It also helps explain why there are so many stupid people floating around in this "Age of Information".
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The Joy
post Sat 9th July 2011, 8:10pm
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QUOTE(thekohser @ Sat 9th July 2011, 7:07am) *

QUOTE(The Joy @ Fri 8th July 2011, 4:07am) *

So, I guess I could take all of Gerald Ford's daily dairies and move them to Wikimedia Commons so Wikipedians will praise me as a "Freer of Information" by giving an already online free resource its "freedom" from the evil clutches of the Gerald Ford Presidential Library and bestowing the already public information to the people who rightly deserve it?

Pardon my French, but that's a load of bullocks (and Commons really doesn't need any more bullocks).

(And I'm not touching Clinton's diaries.)

Note to Mods: Could someone split this topic off? Thanks.


I feel your pain, The Joy. But, if I may briefly assume the role of a Wikipediot (or of an Archives or Presidential Library "marketing director"), it's pretty easy to see why copying all of this stuff to Wikimedia servers is seen as a solution to a problem.

Google ranks Wikimedia sites higher than Archives or Presidential Library sites, so more people go browsing through Wikimedia sites. So, if you want to get your content in front of more people, you can either toil away for years, trying to get the Google SERPs to recognize your site as "better" than the WMF's... or... you can copy your stuff over to Wikimedia.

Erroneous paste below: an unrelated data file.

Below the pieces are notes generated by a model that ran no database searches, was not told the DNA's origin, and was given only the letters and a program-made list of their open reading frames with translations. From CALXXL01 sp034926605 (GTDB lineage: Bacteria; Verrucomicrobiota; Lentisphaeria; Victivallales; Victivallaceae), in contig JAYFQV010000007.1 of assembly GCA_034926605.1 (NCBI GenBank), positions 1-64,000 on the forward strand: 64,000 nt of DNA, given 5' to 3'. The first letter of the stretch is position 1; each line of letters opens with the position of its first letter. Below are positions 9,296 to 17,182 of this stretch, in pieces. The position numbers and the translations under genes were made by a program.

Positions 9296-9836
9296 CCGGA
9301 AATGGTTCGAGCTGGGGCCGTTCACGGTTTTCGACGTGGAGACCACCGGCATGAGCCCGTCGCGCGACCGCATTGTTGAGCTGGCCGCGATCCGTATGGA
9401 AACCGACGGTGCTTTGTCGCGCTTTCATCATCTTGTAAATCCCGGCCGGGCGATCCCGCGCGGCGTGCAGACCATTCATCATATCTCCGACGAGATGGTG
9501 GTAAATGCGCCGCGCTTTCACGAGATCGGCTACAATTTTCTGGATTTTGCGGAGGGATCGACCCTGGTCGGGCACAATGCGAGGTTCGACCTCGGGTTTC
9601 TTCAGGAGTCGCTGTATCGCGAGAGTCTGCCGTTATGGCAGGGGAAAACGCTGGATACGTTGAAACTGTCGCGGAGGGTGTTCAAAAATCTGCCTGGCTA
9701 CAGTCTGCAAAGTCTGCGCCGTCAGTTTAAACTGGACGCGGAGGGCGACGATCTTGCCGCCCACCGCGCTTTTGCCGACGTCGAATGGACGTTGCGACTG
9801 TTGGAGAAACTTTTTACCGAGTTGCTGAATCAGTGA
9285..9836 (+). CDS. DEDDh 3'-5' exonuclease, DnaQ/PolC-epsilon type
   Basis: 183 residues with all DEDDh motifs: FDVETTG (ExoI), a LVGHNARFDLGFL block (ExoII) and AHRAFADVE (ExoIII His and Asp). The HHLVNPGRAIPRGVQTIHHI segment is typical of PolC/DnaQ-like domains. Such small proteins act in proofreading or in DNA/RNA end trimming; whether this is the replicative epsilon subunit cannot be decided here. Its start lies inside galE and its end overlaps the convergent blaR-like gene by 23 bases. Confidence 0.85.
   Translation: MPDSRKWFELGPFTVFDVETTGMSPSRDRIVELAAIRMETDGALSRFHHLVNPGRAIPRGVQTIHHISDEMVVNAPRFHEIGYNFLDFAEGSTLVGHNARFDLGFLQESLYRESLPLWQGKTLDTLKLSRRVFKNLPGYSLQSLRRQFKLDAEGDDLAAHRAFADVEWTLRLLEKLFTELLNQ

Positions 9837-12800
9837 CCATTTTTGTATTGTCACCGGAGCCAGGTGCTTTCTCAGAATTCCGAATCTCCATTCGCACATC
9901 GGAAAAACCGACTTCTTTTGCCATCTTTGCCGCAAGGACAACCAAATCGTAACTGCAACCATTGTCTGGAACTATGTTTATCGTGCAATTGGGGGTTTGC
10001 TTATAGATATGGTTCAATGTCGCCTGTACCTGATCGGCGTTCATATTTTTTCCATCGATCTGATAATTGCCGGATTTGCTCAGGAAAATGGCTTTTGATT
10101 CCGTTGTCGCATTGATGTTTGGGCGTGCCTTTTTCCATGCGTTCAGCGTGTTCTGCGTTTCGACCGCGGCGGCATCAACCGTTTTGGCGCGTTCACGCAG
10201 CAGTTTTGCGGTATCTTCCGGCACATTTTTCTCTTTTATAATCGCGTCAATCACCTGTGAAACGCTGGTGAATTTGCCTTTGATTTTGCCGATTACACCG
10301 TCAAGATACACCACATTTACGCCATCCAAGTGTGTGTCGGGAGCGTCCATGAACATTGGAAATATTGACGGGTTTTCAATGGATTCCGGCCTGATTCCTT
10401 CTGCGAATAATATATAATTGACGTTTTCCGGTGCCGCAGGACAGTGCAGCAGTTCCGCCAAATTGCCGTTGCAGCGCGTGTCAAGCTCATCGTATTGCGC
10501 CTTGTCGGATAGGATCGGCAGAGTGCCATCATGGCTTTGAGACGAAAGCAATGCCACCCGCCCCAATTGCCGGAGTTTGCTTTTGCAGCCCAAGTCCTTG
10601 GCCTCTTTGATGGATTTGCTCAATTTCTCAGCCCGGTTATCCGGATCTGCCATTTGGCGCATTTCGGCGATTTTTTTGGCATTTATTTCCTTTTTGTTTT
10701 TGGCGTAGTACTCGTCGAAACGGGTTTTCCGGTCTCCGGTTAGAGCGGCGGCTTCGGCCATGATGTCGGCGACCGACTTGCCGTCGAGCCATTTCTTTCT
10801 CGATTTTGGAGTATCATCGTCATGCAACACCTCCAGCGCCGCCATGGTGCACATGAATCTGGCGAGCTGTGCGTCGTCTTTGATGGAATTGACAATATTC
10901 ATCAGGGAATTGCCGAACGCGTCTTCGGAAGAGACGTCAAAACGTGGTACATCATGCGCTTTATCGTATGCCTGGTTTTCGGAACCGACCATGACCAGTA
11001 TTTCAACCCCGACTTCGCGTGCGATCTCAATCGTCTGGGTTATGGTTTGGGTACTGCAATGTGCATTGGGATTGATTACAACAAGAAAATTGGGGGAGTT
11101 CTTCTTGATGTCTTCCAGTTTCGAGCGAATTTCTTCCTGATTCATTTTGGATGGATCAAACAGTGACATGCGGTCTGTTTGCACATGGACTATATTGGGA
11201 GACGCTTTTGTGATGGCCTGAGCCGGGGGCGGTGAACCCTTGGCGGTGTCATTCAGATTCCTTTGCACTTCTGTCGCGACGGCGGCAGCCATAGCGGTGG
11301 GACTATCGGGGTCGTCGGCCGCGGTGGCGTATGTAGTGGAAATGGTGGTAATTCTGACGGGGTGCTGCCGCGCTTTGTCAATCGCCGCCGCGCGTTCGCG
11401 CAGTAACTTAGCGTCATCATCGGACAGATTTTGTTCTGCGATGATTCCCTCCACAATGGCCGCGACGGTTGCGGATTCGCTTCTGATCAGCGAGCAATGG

This is the tyranny of a monochromatic search, which 99% of Internet users are perfectly content to utilize.

It also helps explain why there are so many stupid people floating around in this "Age of Information".


Indeed. Google juice is what everyone wants.

Being trained as a librarian, though, I would never recommend a Wikimedia site as the place for solid official information. If a patron wanted to know more about Richard Nixon, the Nixon Library site would be one of the first places I would recommend. I could understand a patron starting at a Wikimedia site in their search for information, but I would certainly discourage them from ending their search there.

Even after studying library science, I do get frustrated when Google or Wikipedia does not give me exactly what I want when I want it, though I should know better than thinking that finding all information instantaneously can be a fool's errand. We have so much information "out there" that finding it can be an arduous journey. Google and Wikipedia can't solve everyone's information needs. Maybe that's a good thing for librarian job security? smile.gif